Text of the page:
Last weekend, many marked the start of the Jewish New Year (Rosh Hashanah) and now look toward the Jewish Day of Atonement, Yom Kippur (starting next Sunday night). During this important period of time on the Jewish calendar, we asked members of the GW Jewish community to reflect on their personal hopes and intentions in the year to come. Here is what they shared, in their own words:
"As we begin another Jewish New Year, I always like to reflect on the previous one, which happened to be our first at GW. We feel so grateful to be part of this wonderful community and have enjoyed getting to know so many new faces around Foggy Bottom. My hope for this year is that we all practice empathy, kindness, inclusion and continue to strive for a more peaceful world. Our family wishes everyone health, happiness, prosperity and a sweet new year."
"My hope for the Jewish New Year in this season of renewal for all students graduate and undergraduate Jewish and non-Jewish at GW is for the students to give themselves time.
Give yourself time to fail, give yourself time to make friends, give yourself time to find your place and give yourself time to find yourself. Rosh Hashanah, Jewish New Year, is a holiday that celebrates time as something holy and sacred, it's about contemplating how you will use your time and have used it.
Shannah TovaOO Metukah-Have a good and sweet year to everyone at GW!"
"In this season of renewal, I add my voice to the multitudes in Israel striving to reinforce the democratic foundations of the Jewish State and thank them for shining a light unto other nations where the specter of autocracy threatens our most cherished values. Let us approach our challenges this year with courage, commit ourselves to rebuilding frayed coalitions, and never become complacent against the forces that seek to distract us from our shared pursuit of justice and freedom. May it be a year of peace and good health for all."
"My favorite part of the Jewish holidays is the quality time I get to spend with friends and family. This year, I hope to take these values and incorporate them into my daily routine. It is easy to get wrapped up in classes, work, etc., but it is just as important to prioritize the relationships in your life. My hope for this upcoming year is to strengthen my relationships and possibly make new ones, too!"
"As we celebrate this new year, I think about how important it is to me as I progress through college to continue learning about myself and also work on stepping out of my comfort zone and trying new things and new experiences. I take this time to also reflect on my Jewish identity and how it grows with me and adapts to my changing life, but Judaism is always a constant that I can rely on. The Hillel is deeming this year the Year of the Box and I like to think that my box is always expanding and learning, and that it’s important to step out of my box to try new things."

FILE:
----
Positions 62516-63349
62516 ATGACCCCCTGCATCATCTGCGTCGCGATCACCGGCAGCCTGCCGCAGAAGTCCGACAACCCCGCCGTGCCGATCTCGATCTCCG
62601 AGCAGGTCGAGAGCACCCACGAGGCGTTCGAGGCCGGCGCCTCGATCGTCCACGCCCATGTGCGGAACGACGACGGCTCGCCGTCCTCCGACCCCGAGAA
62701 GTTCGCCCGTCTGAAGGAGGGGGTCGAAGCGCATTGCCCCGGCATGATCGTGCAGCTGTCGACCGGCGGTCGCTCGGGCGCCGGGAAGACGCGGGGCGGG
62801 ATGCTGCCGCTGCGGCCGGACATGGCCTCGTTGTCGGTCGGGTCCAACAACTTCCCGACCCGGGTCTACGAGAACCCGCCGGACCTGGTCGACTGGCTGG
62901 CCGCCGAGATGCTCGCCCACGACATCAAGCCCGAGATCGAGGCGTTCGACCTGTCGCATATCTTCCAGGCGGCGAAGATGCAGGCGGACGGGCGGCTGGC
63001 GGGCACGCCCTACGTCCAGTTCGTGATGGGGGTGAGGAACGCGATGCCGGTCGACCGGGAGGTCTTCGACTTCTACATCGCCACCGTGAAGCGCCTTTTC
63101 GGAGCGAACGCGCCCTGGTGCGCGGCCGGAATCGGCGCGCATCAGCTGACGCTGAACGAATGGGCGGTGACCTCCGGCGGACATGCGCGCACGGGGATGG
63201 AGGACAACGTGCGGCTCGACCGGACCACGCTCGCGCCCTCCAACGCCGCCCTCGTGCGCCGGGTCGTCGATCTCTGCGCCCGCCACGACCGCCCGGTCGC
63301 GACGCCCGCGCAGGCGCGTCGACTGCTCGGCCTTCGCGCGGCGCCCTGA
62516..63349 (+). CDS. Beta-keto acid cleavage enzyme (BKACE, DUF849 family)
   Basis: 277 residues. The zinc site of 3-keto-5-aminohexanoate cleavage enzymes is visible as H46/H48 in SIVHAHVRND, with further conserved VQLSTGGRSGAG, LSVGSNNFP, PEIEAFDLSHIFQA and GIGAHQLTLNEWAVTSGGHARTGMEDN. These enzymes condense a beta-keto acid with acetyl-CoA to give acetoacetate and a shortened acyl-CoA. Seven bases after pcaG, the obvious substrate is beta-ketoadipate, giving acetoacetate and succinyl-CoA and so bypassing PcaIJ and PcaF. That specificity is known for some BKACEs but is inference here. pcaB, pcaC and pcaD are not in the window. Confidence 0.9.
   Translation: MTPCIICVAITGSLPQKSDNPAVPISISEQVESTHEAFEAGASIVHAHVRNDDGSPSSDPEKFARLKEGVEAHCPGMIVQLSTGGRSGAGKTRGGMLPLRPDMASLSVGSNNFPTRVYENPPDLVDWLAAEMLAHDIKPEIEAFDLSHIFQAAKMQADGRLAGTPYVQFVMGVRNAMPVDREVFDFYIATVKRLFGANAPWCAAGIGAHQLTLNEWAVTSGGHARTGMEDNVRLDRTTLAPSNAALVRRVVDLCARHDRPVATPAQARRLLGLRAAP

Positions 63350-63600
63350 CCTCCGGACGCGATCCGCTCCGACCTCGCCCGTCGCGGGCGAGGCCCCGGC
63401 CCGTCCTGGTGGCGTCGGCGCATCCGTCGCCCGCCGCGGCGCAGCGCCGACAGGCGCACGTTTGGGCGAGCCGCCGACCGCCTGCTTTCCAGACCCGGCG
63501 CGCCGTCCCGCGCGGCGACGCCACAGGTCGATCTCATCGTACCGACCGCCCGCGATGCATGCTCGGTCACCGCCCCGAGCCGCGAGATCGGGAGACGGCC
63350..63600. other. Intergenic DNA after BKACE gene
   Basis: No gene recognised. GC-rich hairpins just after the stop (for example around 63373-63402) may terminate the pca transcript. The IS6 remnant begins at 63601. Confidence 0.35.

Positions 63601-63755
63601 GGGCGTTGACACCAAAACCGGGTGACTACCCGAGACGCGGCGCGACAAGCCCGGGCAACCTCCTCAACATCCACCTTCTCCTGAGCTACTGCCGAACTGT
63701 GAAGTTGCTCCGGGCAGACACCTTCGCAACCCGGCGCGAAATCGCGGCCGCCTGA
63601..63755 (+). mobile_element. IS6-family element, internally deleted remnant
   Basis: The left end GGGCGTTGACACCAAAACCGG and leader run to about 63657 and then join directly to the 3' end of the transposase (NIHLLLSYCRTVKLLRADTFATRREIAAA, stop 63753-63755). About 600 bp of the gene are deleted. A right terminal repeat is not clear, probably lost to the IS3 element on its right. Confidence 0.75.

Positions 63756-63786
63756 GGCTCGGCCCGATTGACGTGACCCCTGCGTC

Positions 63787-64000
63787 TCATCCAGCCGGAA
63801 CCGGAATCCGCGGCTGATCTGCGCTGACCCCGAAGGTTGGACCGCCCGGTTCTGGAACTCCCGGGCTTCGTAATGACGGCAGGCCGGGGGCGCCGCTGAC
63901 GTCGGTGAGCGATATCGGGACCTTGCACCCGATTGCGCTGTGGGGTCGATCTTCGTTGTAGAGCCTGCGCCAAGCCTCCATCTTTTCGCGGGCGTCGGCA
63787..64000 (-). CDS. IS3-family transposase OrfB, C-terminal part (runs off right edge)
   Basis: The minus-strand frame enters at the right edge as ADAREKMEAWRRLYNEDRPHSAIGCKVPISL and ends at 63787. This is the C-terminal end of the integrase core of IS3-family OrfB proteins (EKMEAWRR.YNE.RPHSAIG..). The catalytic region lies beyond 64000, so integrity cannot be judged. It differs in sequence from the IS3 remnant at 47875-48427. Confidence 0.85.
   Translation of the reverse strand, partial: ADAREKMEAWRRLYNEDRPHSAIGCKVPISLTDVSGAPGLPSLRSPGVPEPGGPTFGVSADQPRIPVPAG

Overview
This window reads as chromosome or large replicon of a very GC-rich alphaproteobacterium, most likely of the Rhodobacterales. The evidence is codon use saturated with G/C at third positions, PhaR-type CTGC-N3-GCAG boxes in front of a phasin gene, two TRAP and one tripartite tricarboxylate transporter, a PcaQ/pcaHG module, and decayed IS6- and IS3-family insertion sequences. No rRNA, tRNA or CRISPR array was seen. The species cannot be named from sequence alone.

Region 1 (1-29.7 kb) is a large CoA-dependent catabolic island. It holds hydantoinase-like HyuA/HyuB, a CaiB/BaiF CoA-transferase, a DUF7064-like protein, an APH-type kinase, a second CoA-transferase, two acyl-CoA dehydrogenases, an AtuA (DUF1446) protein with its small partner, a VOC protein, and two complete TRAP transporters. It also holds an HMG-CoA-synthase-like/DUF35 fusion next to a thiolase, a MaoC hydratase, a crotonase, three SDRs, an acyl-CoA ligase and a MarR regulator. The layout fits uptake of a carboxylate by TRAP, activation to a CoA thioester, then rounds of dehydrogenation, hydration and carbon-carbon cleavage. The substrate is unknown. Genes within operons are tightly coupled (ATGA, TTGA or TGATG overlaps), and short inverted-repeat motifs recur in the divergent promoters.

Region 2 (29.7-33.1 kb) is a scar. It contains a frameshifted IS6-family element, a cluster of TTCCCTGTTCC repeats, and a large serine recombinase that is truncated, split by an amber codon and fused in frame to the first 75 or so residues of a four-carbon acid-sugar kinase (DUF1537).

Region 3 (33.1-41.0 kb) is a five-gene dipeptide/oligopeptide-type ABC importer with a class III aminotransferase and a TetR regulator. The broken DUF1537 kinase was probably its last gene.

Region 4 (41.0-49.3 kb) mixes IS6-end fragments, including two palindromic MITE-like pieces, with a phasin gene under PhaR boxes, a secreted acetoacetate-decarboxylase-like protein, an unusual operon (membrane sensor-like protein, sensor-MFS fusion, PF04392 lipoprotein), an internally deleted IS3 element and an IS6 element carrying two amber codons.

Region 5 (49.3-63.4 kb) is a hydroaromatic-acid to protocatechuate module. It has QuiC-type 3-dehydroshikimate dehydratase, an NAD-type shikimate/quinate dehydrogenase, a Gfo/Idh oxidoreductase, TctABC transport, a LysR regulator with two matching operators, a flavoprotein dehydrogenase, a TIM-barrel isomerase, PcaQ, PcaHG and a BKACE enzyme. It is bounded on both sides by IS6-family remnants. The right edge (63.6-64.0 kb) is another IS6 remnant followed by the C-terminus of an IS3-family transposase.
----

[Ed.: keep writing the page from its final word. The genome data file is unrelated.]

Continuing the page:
"We are in this together, and we will continue to thrive. We just have to head into this season of change with gratitude for the past, patience for the present, and hope for the future."
"Jewish civilization has long thrived on faith, community and inquiry, fostering a plethora of deep and even mystical interpretations. In the Hebrew year 5784, gematria, or numerical allusions, reveal a year of “power and potential,” coinciding with GW’s commitment to being “Revolutionary."
The holiest days of the Hebrew calendar celebrate another year of an unconquerable Jewish spirit. From Rosh Hashanah, the Jewish New Year, to Yom Kippur, the Day of Atonement, I invite us all to reflect on our past year and commit to repair and renewal in the year ahead. The sound of the shofar prompts Teshuva, or repentance, also translating to “return” or “answer” in Hebrew. This call opens an opportunity for introspection and rededication to the elements of Revolutionary character we seek as individuals and as a collective GW community."
"During the Jewish High Holidays, Rosh Hashanah is a time to focus on our renewed acceptance of G-d’s sovereignty over the world. Yom Kippur is a time of reflection about our relationship regarding that commitment. Contrary to the widely held notion, Yom Kippur is not a day of personal flagellation for our shortcomings. Rather, it is a time for energetic propulsion in a positive and corrective spiritual direction. My hopes and intentions during this special time include helping to refocus Jewish students, faculty and friends toward a more meaningfully rewarding and reinforced Jewish identity, not merely as an effective answer to antisemitism, but as a powerful catalyst to greater spiritual awareness and strength."
"I look forward to the high holidays each year as it is time of celebration, reflection and atonement."